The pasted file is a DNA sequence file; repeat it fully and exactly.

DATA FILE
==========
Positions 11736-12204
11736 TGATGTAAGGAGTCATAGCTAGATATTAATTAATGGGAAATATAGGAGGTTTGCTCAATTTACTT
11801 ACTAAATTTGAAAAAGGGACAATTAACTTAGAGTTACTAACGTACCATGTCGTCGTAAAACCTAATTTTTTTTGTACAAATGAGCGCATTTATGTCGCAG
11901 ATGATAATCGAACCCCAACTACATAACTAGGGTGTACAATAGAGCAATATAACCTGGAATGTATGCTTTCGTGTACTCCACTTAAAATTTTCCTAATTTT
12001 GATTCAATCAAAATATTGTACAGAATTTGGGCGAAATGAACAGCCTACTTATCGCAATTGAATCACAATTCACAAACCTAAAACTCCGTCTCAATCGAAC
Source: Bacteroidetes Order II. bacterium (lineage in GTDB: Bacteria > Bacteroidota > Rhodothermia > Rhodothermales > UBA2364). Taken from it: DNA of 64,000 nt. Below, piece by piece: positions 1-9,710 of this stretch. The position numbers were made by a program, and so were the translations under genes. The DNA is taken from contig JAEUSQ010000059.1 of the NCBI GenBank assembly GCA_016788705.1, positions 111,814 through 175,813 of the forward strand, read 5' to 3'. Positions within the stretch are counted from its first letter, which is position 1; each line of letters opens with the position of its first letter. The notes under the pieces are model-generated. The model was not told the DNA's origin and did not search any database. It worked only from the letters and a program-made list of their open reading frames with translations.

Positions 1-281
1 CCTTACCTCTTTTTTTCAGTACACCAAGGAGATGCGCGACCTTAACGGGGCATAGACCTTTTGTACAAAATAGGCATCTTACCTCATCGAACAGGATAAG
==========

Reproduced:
Positions 11736-12204
11736 TGATGTAAGGAGTCATAGCTAGATATTAATTAATGGGAAATATAGGAGGTTTGCTCAATTTACTT
11801 ACTAAATTTGAAAAAGGGACAATTAACTTAGAGTTACTAACGTACCATGTCGTCGTAAAACCTAATTTTTTTTGTACAAATGAGCGCATTTATGTCGCAG
11901 ATGATAATCGAACCCCAACTACATAACTAGGGTGTACAATAGAGCAATATAACCTGGAATGTATGCTTTCGTGTACTCCACTTAAAATTTTCCTAATTTT
12001 GATTCAATCAAAATATTGTACAGAATTTGGGCGAAATGAACAGCCTACTTATCGCAATTGAATCACAATTCACAAACCTAAAACTCCGTCTCAATCGAAC
Source: Bacteroidetes Order II. bacterium (lineage in GTDB: Bacteria > Bacteroidota > Rhodothermia > Rhodothermales > UBA2364). Taken from it: DNA of 64,000 nt. Below, piece by piece: positions 1-9,710 of this stretch. The position numbers were made by a program, and so were the translations under genes. The DNA is taken from contig JAEUSQ010000059.1 of the NCBI GenBank assembly GCA_016788705.1, positions 111,814 through 175,813 of the forward strand, read 5' to 3'. Positions within the stretch are counted from its first letter, which is position 1; each line of letters opens with the position of its first letter. The notes under the pieces are model-generated. The model was not told the DNA's origin and did not search any database. It worked only from the letters and a program-made list of their open reading frames with translations.

Positions 1-281
1 CCTTACCTCTTTTTTTCAGTACACCAAGGAGATGCGCGACCTTAACGGGGCATAGACCTTTTGTACAAAATAGGCATCTTACCTCATCGAACAGGATAAG